Heading to Washington, DC? Make sure your students learn about some of our country’s most influential leaders before they travel. From their greatest accomplishments to where to find information about them in Washington, D.C., we compiled need-to-know information about a few of our nation’s leaders.
1) George Washington – 1st President of the United States of America
Our nation’s first president began life on a plantation on the Potomac River, but his leadership skills would quickly bring him into the military realm. By the time of the Revolutionary War, Washington was a clear choice for general. After independence was asserted, Washington worked with the rest of the Founding Fathers to create a strong national government that would ensure order over the states.
Fun fact: Washington didn’t have enough money to host his own inauguration, so he had to borrow $600 from his neighbor.
2) Thomas Jefferson – 3rd President of the United States of America
One of the earliest and most fervent supporters of American independence, the third president of the United States and draftsman of the Declaration of Independence most certainly left an impact on the country. During his time in office, he signed the Louisiana Purchase and instigated the Embargo Act of 1807, which suspended U.S. trade with Europe.
Fun fact: Jefferson was convinced that if he soaked his feet in a bucket of cold water every day, he’d never get a cold.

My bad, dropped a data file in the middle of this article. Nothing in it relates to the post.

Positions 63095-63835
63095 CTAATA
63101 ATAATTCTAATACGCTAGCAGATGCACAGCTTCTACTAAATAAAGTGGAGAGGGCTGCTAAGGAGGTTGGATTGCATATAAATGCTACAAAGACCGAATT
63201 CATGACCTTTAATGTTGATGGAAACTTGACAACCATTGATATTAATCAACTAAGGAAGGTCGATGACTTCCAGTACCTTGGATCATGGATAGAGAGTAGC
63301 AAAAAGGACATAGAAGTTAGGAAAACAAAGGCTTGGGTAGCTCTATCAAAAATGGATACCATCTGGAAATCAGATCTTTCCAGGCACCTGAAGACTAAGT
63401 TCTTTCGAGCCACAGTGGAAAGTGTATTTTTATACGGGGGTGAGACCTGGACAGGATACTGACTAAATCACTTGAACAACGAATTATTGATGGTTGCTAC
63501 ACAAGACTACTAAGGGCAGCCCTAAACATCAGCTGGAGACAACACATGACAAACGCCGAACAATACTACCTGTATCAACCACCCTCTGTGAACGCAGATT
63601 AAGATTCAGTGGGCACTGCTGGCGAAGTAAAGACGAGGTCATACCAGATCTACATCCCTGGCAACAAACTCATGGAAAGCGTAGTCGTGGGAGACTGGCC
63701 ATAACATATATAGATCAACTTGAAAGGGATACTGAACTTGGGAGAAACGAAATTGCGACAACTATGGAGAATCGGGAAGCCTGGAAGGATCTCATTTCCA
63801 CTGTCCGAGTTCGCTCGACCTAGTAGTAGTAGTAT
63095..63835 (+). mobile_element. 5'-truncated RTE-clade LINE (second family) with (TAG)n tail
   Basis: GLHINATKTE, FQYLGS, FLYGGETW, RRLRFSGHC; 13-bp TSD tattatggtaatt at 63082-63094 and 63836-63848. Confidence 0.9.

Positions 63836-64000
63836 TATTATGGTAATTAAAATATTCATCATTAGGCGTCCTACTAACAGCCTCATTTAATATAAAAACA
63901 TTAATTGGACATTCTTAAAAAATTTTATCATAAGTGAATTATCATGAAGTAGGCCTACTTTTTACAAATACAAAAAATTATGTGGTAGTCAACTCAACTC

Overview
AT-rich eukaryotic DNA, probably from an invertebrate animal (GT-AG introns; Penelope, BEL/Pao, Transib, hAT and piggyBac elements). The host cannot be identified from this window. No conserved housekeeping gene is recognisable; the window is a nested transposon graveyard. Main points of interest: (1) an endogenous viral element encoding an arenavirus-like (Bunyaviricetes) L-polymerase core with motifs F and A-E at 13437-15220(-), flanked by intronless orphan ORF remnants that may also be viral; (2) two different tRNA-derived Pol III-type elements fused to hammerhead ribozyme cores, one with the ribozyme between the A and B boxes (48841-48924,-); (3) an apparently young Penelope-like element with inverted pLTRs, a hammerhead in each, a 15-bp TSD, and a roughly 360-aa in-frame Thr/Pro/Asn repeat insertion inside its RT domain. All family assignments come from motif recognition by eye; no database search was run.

3) Abraham Lincoln – 16th President of the United States of America
A true American hero, Lincoln’s brave civil war leadership and humanitarianism transformed the country. He began life humbly, yet as he grew as a lawyer and politician he found himself in the center of the abolitionist debate. His election provoked Southern states to secede, but with the help of an expertly-composed cabinet he led the Union to victory.
Fun fact: Lincoln was the first president to ever be photographed at his inauguration. In the photo, he is standing near John Wilkes Booth, his future assassin.
4) Franklin D. Roosevelt – 32nd President of the United States of America
Roosevelt came into office during the Great Depression, yet he was able to transform the economy with his New Deal programs. Focusing on relief, recovery and reform, he established Social Security, put new controls on banks and gave heavier taxes to the wealthy. While Roosevelt was ultimately a man of peace, when the Japanese attacked Pearl Harbor he sent the nation into World War II.
Fun fact: FDR holds the record for the longest-serving American president.
5) Harry S Truman – 33rd President of the United States of America
After having served as the vice president under Franklin Delano Roosevelt for only three months, Truman assumed presidency as a result of his predecessor's unexpected death. During his time in office, he ended the war in Europe, made the controversial decision to launch the atomic bomb, supported the creation of NATO and instigated the Korean War.
Fun fact: The “S” in Harry S Truman doesn’t stand for anything; therefore, there is no period after his middle initial.
Continue reading about all 10 presidents by downloading our free infographic!